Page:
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Posters

Engineering


Human-derived content of dust microbiota in athletic facilities reflects building design and operation

Ryan Blaustein, et al.
Civil and Environmental Engineering
Building design and operation impact the accumulation and survival of microorganisms in indoor spaces. These microorganisms, together referred to as the indoor microbiome, have implications for human health and well being. However, the relative importance of factors like architecture compared to, e.g., human occupancy, remains unclear. This study aimed to... View the poster.

Comparison of transmission dynamics in different networks

Hyojun Lee, et al.
Chemical and Biological Engineering
Contagion processes arise broadly in the social and biological sciences, manifested as, for example the spread of infectious and the diffusion of innovations. Depending on the network structure, the transmission dynamics can have different. However, when the structure is too complex (e.g. multipartite networks), understanding the properties of the network... View the poster.

Creating a Framework for Evaluating the Effectiveness of Various Search Strategies in the Small-World Phenomenon

Matt Nicholson, et al.
Electrical Engineering and Computer Science
Milgram’s small-world experiments provided evidence for six degrees of separation, only a chain of five contacts separates any two random people. In theory, this small-world phenomenon is prevalent from a network structure perspective. However, empirical evidence shows that successful message chains are occasional, and the length of message chains are... View the poster.

Insights into antibiotic-resistance gene dissemination in dust microbiomes

Sarah Ben Maamar, et al.
Civil and Environmental Engineering
The advent of next-generation sequencing has made it increasingly feasible to survey microbes in situ, including inside buildings where many people spend extended periods of time. Microbes in buildings, and specifically in dust, are linked to various health outcomes, and the amount of antimicrobial chemicals in dust is associated to... View the poster.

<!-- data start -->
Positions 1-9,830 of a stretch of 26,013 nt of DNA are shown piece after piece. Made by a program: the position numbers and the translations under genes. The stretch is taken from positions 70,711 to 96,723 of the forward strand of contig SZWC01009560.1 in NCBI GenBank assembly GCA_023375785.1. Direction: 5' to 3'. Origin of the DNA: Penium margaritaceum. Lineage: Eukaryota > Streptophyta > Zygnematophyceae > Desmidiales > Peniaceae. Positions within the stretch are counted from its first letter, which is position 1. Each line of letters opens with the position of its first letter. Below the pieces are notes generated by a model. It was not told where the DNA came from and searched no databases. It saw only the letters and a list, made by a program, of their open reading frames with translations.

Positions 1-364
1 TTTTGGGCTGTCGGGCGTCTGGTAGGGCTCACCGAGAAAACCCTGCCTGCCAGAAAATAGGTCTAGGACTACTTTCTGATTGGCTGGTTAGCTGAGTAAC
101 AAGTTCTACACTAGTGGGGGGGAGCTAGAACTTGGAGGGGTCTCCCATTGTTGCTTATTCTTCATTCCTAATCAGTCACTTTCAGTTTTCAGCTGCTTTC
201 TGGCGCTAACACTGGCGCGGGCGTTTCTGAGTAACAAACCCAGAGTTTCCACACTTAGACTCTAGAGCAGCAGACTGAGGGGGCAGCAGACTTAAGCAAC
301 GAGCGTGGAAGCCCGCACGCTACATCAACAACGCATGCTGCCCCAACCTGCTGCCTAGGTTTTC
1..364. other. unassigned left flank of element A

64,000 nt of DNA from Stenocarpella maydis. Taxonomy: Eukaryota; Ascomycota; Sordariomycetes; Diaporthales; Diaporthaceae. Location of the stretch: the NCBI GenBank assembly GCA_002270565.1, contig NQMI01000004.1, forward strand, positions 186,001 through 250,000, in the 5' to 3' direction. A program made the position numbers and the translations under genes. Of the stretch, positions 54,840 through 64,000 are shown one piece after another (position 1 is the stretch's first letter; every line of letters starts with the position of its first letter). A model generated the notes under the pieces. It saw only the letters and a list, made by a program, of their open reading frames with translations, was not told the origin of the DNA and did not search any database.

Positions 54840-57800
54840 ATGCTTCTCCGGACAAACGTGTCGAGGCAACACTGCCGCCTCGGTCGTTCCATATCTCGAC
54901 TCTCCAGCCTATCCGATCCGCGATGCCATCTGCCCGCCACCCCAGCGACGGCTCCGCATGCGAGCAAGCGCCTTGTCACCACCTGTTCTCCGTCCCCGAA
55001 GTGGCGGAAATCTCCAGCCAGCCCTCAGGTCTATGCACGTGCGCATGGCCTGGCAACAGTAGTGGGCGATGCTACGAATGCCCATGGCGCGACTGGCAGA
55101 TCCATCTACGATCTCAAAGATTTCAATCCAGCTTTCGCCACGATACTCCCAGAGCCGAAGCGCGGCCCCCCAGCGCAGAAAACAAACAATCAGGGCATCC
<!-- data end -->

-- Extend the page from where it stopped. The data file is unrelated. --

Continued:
Network Acuity: Social Perceptions in a Small-World Experiment

Sidhartha Jha, et al.
Industrial Engineering and Management Sciences
It is well documented that an individual’s ability to know who knows whom in their network has positive benefits in various facets of professional life. But people vary in their network acuity - that is, their ability to accurately assess who knows whom in their network. This poster seeks to... View the poster.

Programming Prescriptions: A Clinician Usable Patient-Oriented Prescription Programming Language

Spencer P. Florence, et al.
Electrical Engineering and Computer Science
A medical prescription is a set of health care instructions that govern the plan of care for an individual patient; it includes orders for drug therapy, diet, clinical assessment, laboratory testing, and more. Clinicians have long used algorithmic thinking to describe and implement these prescriptions but without the benefit of... View the poster.

SH-ToF: Micro Resolution Time-of-flight Imaging with Super-heterodyne Interferometry

Fengqiang Li, et al.
Electrical Engineering and Computer Science
Three-dimensional imaging techniques have been widely used in both industry and academia. Time-of-flight (ToF) sensors offer a promising method of 3D imaging due to compact size and slow complexity. However, state-of-the-art ToF sensors only have depth resolutions of centimeters due to limitations in the modulation frequencies that can be used.... View the poster.